Your FREE and easy resource for all things Texas workers' compensation
At a Glance:
Title:
APD 92719
Date:
February 15, 1993

APD 92719

February 15, 1993

On November 12, 1992, a contested case hearing was held in (city), Texas, with (hearing officer) presiding as the hearing officer. The issues at the hearing were whether the claimant sustained an injury in the course and scope of his employment on (date of injury 1); whether he timely notified his employer of his injury; and whether the claimant had disability. The hearing officer determined that the claimant did not sustain an injury in the course and scope of his employment on (date of injury 1); that the claimant did not timely notify his employer of his alleged injury and did not have good cause for failing to give timely notice; and that the claimant did not have disability. The hearing officer decided that the carrier was not liable to the claimant for workers' compensation benefits under the Texas Workers' Compensation Act, TEX. REV. CIV. STAT. ANN. art. 8308-1.01 et seq. (Vernon Supp. 1992) (1989 Act). The appellant, hereafter the claimant, disagrees with the hearing officer's decision and with certain findings of fact made by the hearing officer. The respondent, hereafter the carrier, requests that we affirm the hearing officer's decision.

DECISION

The decision of the hearing officer is affirmed.

The claimant testified that he sustained a work-related injury while working for his employer, (employer), in April 1990, which claim he settled in April or May of 1992; that he injured his back at work lifting a cable on (date of injury 2) (the claim for the alleged injury of (date of injury 2) was the subject of a separate hearing and Texas Workers' Compensation Commission Appeal No. 92720); and that he injured his back lifting a cable at work on (date of injury 1). The claimed injury of (date of injury 1) is the subject of this appeal. The claimant said a coworker, Sammy Abernathy, saw him get injured on (date of injury 1), and that he told (Mr. A), who was not a supervisor, that he hurt his back. He also said that after he was hurt he went to the truck to relax and that a supervisor, (BP), saw him in the truck. He testified that he did not tell (Mr. P) that he was injured and that as a result of relaxing in the truck he was taken off work for one day by his employer as a disciplinary measure. The claimant testified that he did not miss any work because of his injury until after August 26, 1991, when (Dr. P), M.D., advised him that he could do light work but the employer had no light work available. The claimant said that on August 16 or 22, 1991, he reported to his supervisor, (RG), that he had been injured at work on (date of injury 2), but did not report an injury occurring on (date of injury 1). The claimant said that he saw (Dr. P), M.D., on August 26, 1991, that he saw (Dr. M), M.D., at the request of the employer, and that (Dr. P) referred him to (Dr. W), a neurologist, whom he initially saw on November 1, 1991. The claimant said that he did not work from August 26 to September 10, 1991, the day he was terminated by his employer.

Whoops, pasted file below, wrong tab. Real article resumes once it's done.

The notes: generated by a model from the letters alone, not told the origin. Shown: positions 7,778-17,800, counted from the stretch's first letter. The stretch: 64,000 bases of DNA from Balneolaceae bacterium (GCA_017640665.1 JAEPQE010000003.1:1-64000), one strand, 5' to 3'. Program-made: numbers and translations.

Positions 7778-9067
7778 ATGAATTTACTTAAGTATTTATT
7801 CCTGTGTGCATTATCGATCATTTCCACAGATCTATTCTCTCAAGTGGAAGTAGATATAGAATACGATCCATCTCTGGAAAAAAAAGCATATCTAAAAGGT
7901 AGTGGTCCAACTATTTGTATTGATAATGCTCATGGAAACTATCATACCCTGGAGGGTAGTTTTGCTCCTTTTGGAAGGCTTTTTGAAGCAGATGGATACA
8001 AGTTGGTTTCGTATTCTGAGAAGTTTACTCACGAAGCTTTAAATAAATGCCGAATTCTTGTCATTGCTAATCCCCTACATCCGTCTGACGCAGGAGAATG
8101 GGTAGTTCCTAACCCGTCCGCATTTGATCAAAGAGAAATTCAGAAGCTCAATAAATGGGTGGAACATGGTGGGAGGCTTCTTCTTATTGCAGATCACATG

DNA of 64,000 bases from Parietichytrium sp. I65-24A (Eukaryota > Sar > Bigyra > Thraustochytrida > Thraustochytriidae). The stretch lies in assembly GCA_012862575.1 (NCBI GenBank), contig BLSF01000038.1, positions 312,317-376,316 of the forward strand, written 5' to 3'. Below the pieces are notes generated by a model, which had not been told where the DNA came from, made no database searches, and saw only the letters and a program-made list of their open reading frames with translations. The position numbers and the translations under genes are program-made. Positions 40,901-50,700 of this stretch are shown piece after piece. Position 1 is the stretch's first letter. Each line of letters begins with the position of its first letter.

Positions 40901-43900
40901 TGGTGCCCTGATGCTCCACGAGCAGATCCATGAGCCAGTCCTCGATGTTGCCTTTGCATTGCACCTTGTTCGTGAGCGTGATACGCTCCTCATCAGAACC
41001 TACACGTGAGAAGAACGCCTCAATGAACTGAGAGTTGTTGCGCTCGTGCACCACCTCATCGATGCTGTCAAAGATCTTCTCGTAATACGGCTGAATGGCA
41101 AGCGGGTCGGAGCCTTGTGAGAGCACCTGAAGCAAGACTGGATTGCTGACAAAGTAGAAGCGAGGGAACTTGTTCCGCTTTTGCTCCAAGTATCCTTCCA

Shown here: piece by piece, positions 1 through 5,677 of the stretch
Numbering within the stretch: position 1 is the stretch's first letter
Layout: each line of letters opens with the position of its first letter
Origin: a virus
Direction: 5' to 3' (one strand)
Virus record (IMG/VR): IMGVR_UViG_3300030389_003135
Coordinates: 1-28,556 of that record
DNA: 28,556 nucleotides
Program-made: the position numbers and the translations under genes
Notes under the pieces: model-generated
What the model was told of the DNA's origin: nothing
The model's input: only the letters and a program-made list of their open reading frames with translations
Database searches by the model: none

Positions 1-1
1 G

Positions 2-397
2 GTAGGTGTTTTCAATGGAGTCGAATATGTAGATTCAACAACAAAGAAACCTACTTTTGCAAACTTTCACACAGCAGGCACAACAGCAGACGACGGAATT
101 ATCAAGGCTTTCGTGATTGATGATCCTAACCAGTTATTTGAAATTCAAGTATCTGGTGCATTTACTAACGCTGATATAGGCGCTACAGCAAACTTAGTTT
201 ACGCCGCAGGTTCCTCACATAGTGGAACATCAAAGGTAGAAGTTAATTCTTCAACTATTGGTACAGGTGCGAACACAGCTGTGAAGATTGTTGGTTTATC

The claimant admitted at the hearing that he did not notify his employer of his alleged injury of (date of injury 1), until May or June of 1992. He said that he considered the injury of (date of injury 1) to be a "reoccurrence" or aggravation of his (date of injury 2) injury until the benefit review officer advised him at a benefit review conference, apparently held in regard to the claimed injury of (date of injury 2), that he should file a separate accident report for the (date of injury 1) incident. The claimant also testified that he considered the incident of (date of injury 1) to be a separate accident.

In a signed unsworn written statement, (Mr. M) stated that he worked with the claimant installing cable on (date of injury 2), that he noticed the claimant grab his lower back, that he got down off the machine to see if the claimant was all right, and that the claimant told him he had hurt his back in the same place as his previous injury. (SA) stated in a signed unsworn written statement that he was running cable with the claimant on (date of injury 1) when the claimant picked up the cable and "apparently strained his back." He added that the claimant went to the truck to rest.